Get fitter, not faster in the water - Ironman Swim Tips
Get fitter, not faster in the water - Ironman Swim Tips

Get fitter, not faster in the water – Ironman Swim Tips

Get fitter, not faster in the water - Ironman Swim Tips

We are joined today on The Kona Edge by James Wilson who shares his battles in his Ironman swim.  James reveals why he chooses fitness above speed in his Ironman swim.  He warns against falling into bad habits and we learn that although the swim is only 10% of your day you can’t improve it only by watching YouTube video clips.

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Swim faster without spending more time in the water

Discover the 4 most common swim killers and how to fix them so that you can shave minutes off your swim time.

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Transcription:

BRAD BROWN:  Welcome back onto yet another edition of The Kona Edge, it’s awesome to have you with us. We head back to the UK now to chat some swimming. Returning guest, James Wilson. James, welcome back, nice to touch base once again.

I’m really looking forward to this chat cause you’re a self-confessed, I don’t want to say ‘hater’ of swimming, but it’s not your most favorite thing in the world to do, it’s a necessary evil isn’t it?

The swim – a necessary evil

JAMES WILSON:  I don’t know, hate is pretty close! I wasn’t made for swimming at all. Something I really have to force myself to do. A necessary evil is the best I’ve heard it described.

BRAD BROWN:  It’s interesting, you said to me in our last chat that the swim is your weakest of the three, so you get out the water, you’re quite a way back, you’re a strong cyclist, so you make up a lot of time on the bike, it’s a nice mental position to be in. Coming off a discipline like the swim, knowing that that’s the hardest bit of your day done, essentially and here on in it’s your wheelhouse as opposed to having it the other way around where you’re a strong swimmer, maybe you’re first or second out of the water but you know you’ve got to really hang on because people are chasing you down. From a mental perspective it’s nice to have that getting out of the water isn’t it?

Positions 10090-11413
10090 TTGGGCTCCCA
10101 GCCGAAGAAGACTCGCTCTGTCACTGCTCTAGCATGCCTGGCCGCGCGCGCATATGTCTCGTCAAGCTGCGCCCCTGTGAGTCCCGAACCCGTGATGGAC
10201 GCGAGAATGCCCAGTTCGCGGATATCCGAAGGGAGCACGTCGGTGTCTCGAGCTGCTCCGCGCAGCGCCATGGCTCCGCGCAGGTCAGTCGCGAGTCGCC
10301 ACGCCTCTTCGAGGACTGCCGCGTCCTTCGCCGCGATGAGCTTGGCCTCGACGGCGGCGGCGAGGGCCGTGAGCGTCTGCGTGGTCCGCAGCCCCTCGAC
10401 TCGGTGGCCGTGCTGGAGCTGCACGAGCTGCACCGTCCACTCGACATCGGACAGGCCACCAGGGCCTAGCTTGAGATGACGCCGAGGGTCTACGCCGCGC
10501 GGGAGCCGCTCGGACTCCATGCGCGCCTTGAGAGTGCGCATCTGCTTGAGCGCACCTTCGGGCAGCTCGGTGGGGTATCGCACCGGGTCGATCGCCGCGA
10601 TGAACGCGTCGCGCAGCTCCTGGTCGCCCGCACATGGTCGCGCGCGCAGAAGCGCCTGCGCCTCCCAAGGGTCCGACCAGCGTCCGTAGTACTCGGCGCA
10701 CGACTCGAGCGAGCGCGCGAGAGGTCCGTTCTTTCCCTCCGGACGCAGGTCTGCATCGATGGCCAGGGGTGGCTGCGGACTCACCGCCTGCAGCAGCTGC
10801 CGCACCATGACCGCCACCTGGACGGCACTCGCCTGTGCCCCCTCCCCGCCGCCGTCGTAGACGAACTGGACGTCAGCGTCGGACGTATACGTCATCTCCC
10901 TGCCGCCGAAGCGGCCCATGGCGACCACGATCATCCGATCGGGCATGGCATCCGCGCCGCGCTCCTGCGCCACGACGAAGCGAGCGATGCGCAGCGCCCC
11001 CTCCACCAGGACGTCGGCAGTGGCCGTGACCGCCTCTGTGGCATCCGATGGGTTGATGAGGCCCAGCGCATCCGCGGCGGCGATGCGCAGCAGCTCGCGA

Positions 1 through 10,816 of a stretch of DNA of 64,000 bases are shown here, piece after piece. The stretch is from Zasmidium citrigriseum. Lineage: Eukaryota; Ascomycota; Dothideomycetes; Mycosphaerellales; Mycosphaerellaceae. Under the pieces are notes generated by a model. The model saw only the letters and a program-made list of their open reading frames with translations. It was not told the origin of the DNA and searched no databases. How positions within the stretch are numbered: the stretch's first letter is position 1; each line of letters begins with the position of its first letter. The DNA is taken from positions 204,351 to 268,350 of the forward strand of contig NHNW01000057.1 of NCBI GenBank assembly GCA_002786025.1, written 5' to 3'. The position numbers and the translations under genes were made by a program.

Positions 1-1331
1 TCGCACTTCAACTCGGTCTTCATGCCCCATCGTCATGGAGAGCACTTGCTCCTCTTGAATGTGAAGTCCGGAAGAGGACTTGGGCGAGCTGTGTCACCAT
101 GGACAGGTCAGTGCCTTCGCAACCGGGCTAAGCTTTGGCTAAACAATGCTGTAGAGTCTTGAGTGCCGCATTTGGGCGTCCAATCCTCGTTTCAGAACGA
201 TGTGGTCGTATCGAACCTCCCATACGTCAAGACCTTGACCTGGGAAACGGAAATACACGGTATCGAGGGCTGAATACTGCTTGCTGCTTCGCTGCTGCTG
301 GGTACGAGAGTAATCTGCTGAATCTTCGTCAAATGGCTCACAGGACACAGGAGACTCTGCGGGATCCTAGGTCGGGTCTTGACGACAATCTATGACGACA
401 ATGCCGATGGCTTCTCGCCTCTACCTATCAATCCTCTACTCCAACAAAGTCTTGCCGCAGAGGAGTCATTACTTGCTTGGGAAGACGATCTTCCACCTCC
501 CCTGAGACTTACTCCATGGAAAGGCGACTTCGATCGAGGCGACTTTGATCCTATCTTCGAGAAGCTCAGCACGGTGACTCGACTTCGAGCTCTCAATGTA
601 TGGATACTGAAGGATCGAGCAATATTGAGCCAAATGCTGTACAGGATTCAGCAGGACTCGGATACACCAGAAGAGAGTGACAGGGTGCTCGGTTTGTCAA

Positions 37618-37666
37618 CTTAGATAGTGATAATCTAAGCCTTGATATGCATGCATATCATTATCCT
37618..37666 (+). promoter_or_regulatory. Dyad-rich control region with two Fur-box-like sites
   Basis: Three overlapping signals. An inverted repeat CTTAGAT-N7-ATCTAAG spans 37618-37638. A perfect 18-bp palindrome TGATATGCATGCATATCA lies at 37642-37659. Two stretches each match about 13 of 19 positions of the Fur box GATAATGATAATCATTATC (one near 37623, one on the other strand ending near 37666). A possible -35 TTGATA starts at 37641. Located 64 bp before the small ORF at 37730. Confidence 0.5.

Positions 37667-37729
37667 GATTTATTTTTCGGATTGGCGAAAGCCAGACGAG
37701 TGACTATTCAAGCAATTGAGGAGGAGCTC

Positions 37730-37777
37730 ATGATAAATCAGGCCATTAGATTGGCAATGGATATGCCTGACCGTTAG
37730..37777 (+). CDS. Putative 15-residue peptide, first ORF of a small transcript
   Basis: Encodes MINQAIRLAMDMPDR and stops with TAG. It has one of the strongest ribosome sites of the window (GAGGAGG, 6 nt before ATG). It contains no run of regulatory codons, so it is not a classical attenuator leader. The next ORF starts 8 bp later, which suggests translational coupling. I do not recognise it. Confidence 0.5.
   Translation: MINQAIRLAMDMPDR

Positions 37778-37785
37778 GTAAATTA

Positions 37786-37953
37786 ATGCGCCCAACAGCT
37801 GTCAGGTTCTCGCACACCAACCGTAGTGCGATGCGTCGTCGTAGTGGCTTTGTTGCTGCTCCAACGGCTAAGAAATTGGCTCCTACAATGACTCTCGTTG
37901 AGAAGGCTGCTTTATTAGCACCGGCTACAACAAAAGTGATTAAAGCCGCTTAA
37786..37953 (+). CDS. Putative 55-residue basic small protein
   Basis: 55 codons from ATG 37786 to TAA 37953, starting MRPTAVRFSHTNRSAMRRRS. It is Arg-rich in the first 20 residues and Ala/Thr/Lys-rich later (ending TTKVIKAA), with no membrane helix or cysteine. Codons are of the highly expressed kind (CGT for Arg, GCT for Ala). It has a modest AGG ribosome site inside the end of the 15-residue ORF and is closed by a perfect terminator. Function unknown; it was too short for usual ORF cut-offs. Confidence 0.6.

Swimming is only 10% of your day

JAMES WILSON:  Yeah, it’s nice to know that you’re going to spend the next few hours overtaking really, rather than being overtaken, so yes, I accept it. I know where I’m going to be when I get out of the water. It’s a fairly empty transition one but you get your head down and just accept the rest of the day is going to be better than that first bit. I’ve never been too fussed about it, I’ve always accepted that swimming is 10% of the day, the rest is all about the bike and the run, it’s not something I particularly stress about. I don’t think I’m ever going to set the world on fire with my swimming, so I just kind of do what I can do. That’s best for me really.

BRAD BROWN:  I love that and I’ve never had someone describe it as just being 10% of the day and I think that’s such a great way to look at it. Particularly for people who struggle with the swim and feel like they need to be spending hours and hours in the water. Yes, some people do, but you’re never going to win an Ironman by having a fantastic swim. You need to work on the other things too and sometimes you’ve got to draw a line in the sand, this is good enough and no more. I’m going to keep it at this level and focus on the other two.

Get fit and be in a good position out of the water

JAMES WILSON:  That’s exactly my attitude towards it. I saw a lot of gains when I first started, when I began swimming and then I just hit this point where I wasn’t getting any faster, I was here and there little bits and bobs, but I wasn’t making those gains that you see initially. Rather than be disheartened by that, I just turned that into, well, this is probably as fast as I can go, let’s try and get as fit as I can or as efficient as I can at that speed, so when I’m getting out of the water, I’m getting out of the water in exactly the same time as I was before, but in a lot better condition to get onto the bike, so just getting fitter rather than faster.